Kotlin Explained: Custom Range Expressions

Traversing through dates using Kotlin range expressions

Samuel Urbanowicz
Apr 17, 2019 · 4 min read
Photo by Curtis MacNewton on Unsplash

In order to make the syntax for loop iteration and control flow statements safe and natural to read, Kotlin standard library provides a concept of range. In this post, we are going to explore how to use range expressions in action. First, we are going to discover built-in range implementations for the integral types like Char, Int or Long. Next, we are going to implement a custom progression for the LocalDate class. Let’s get started 🚀!

Iterating through primitive types

The declaration above defines a range of integers of values from 0 to 1000. The rangeTo() function has also its very own operator equivalent .. that allows to declare a range in a more natural way 🦊:

Under the hood, the IntRange implementation contains IntProgressionclass that provides Iterator interface implementation required for iteration. Here is an example of using the progression of integers with the for loop:

As a result of executing the code above we would get the following values printed to the console:

0

100

200

1000

We could also achieve the same result implementing the iteration using while loop in the more imperative manner (but we live in the 21st century and we won’t 😛):

Traversing through non-primitive types

To accomplish this task, first, we need to get familiar with the ClosedRangeand Iterator interfaces. We will need to implement them in order to declare a progression for LocalDate type.

The ClosedRange interface exposes the minimum and maximum values of the range. It also provides contains(value: T): Boolean and isEmpty(): Boolean functions implementation that checks if the given value belongs to the range and if the range is empty. On the other hand, the Iteratorinterface just provides information about the next value and its availability, as follows:

Let’s start with implementing the Iterator instance for the LocalDate type. We are going to create a custom class called DateIterator that implements Iterator<LocalDate> interface.

The DateIterator class has 3 properties:currentDate, endDateInclusiveand stepDays. Inside the next() function, we are returning the currentDate value and updating it to the date value using a given stepDaysproperty interval.

Now, let’s move forward and implement the progression for LocalDate type. We are going to create a new class called DateProgression which is going to implement Iterable<LocalDate> and ClosedRange<LocalDate>interfaces.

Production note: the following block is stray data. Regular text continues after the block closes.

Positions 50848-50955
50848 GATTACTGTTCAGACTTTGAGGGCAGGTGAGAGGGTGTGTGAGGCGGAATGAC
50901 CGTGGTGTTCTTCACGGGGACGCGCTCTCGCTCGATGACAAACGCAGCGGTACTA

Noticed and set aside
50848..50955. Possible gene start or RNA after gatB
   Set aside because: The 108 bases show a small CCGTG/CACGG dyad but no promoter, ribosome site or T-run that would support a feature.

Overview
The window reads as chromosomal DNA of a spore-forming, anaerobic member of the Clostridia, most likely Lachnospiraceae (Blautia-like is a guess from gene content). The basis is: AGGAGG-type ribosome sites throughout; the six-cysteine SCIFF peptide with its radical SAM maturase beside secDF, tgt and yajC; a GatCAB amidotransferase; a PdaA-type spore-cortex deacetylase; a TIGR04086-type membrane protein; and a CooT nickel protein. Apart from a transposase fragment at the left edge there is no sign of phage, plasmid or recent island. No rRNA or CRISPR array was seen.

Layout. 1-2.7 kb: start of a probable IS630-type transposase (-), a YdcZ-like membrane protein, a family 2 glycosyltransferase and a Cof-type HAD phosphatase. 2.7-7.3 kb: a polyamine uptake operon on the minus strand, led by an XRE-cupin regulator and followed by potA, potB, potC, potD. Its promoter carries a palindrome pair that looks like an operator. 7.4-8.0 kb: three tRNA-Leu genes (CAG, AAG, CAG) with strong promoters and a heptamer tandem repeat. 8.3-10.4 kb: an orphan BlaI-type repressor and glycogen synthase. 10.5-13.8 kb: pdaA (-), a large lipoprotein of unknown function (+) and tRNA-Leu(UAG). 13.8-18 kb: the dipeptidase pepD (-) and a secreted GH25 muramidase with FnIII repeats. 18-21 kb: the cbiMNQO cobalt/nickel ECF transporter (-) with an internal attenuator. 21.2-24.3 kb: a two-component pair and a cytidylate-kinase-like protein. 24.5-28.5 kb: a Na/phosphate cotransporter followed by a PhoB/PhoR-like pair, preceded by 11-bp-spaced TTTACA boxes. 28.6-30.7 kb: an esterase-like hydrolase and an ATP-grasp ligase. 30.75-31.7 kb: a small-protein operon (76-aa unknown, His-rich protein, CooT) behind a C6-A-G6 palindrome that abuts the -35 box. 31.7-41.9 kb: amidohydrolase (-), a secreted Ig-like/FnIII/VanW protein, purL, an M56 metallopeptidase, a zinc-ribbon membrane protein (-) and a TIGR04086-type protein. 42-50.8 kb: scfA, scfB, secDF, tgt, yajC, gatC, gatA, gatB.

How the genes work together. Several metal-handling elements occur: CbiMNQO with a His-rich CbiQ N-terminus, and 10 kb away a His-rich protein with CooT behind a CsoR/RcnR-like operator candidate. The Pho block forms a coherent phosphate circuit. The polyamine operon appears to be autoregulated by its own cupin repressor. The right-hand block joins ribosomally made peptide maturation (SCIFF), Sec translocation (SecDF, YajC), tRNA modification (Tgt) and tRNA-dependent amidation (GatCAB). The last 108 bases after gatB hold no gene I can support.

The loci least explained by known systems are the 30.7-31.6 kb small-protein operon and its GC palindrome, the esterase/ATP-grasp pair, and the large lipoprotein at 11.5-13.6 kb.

The DateProgression class merges functionalities declared by both Iterable<LocalDate> and ClosedRange<LocalDate> interfaces. To allow the iteration we need to provide an instance of DateIterator class as the Iterator value required by Iterable interface. We also need to override start and endInclusive properties of ClosedRange interface directly in the constructor. There is also stepDays property with a default value 1 assigned. As you can see, every time we are invoking the step function, a new instance of DateProgression class is being created.

The last step needed to use LocalDate type in for of range expression is to declare a custom rangeTo operator for the LocalDate class.

That’s it! 🎊Now, we can work with LocalDate type using range expressions. Let’s see how to use our implementation in action. In the example below, we will use our rangeTo operator declaration to iterate through the given dates range:

As a result, the lines of code in the example above would print the next dates with a week-long interval, as follows:

WEDNESDAY 2020–01–01

WEDNESDAY 2020–01–08

WEDNESDAY 2020–12–30

There is more…

Another powerful feature of Kotlin that we have used in the
LocalDate iteration example is operator overloading possibility. It allows to replace functions calls with a concise syntax and helps to write code that is less boilerplate and natural to read at the same time 😀.


Kotlin Explained

Is there something specific you’d like to read in Kotlin Explained series? Write your idea in the comments and stay tuned!


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Samuel Urbanowicz

Written by

Senior Software Engineer @Netguru. Author of Kotlin Standard Library Cookbook handbook. Planet Earth citizen. Startup soul.

kotlin-arsenal

Top-notch articles and tutorials on Kotlin programming language

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